Winter is here and it is time you tweaked your diet accordingly to boost your immune system and keep cold and flu away. The body does its best to deal with these invaders with a complex process that relies on a number of factors.
In addition to known immune boosters, such as getting enough physical activity and eating a healthy diet, there are only a few supplements on the shelves that may help boost immunity.
According to dieticians, Vitamins A, B12, C, D, zinc and selenium could help to prevent cold and flu in winter.
Vegetables like sweet potato, broccoli, carrots, spinach are good sources of Vitamin A. (Pinterest)
Public Health England advises people to take daily Vitamin D supplements during autumn and winter, as sunlight hours – the biggest natural source of the vitamin – get reduced in these seasons. While we get plenty of sunshine during winter in India, the high levels of pollutants in the air prevent it from being a very effective source of the vitamin. Vitamin D deficiency can put you at risk of osteoporosis and auto-immune diseases, among other health risks, and it is best to take supplements in case you are deficient.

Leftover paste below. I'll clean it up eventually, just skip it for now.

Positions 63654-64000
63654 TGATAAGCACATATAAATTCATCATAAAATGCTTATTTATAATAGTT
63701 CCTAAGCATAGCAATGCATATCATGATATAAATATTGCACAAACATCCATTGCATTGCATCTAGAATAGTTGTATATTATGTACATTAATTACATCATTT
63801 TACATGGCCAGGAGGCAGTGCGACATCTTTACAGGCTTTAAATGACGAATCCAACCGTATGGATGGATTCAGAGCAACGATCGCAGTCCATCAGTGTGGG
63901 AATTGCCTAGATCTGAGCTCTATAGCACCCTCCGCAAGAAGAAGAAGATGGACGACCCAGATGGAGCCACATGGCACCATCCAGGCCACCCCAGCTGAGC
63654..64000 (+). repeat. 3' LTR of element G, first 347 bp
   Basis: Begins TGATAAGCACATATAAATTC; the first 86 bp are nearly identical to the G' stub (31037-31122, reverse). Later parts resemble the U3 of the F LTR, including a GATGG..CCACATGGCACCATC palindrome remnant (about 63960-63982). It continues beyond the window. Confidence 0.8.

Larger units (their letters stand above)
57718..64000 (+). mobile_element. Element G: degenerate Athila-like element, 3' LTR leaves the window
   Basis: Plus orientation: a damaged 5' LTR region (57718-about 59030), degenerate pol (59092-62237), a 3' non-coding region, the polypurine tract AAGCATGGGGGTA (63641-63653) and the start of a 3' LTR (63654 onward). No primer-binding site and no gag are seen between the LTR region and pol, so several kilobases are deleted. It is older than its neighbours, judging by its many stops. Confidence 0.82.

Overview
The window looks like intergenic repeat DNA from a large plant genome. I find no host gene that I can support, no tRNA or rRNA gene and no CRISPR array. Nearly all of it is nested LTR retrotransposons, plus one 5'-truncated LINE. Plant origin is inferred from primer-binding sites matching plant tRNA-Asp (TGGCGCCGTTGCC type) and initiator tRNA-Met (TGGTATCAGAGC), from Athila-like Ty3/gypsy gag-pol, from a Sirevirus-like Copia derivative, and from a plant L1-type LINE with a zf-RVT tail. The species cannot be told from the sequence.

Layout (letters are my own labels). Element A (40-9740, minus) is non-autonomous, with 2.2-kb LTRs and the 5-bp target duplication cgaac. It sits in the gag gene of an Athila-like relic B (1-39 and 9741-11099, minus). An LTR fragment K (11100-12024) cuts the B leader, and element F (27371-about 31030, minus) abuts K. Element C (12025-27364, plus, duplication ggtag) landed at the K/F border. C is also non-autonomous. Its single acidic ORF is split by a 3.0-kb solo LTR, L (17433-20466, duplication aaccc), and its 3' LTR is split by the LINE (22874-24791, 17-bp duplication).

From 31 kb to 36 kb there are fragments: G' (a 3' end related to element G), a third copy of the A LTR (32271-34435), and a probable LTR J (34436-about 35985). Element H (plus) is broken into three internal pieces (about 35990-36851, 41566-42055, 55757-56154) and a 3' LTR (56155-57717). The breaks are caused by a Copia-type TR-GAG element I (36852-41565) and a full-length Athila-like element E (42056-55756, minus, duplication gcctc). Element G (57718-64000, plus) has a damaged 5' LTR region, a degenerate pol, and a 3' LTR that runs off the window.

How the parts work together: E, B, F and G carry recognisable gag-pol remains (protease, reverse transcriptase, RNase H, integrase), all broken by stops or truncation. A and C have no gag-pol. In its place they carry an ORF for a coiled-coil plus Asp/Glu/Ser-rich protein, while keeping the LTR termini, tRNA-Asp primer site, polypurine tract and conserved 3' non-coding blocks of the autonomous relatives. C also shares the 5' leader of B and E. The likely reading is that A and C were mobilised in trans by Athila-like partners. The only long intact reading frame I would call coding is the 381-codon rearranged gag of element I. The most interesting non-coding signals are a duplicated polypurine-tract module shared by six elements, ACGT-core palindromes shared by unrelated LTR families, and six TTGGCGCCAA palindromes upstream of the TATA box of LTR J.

Dietitian Dr Carrie Ruxton from the Health and Food Supplements Information Service said, “Winter brings particular challenges, including more colds and flu, low mood and dry skin. As days get shorter and the weather gets colder, it is also all too easy to reach for comfort foods.”
“Dietary supplements therefore provide a useful top up when you’re struggling to get the necessary variety in your diet,” said Ruxton.
Vitamin A (found in vegetables like sweet potato, broccoli, carrots, spinach, and meats, fish and eggs) helps in strengthening cells on the outer layer of skin – the body’s first defence against harmful bacteria and viruses, but it also helps cells in the linings of the body’s hollow structures, including the nose, throat, stomach and gut.
Zinc and selenium help the body fight infection, and maintain the body’s defence system, she added. As with most things that help reduce the risk of infection, chronic disease and early death, it’s not one thing that provides the “miracle cure,” it’s a variety of good lifestyle choices that make the difference.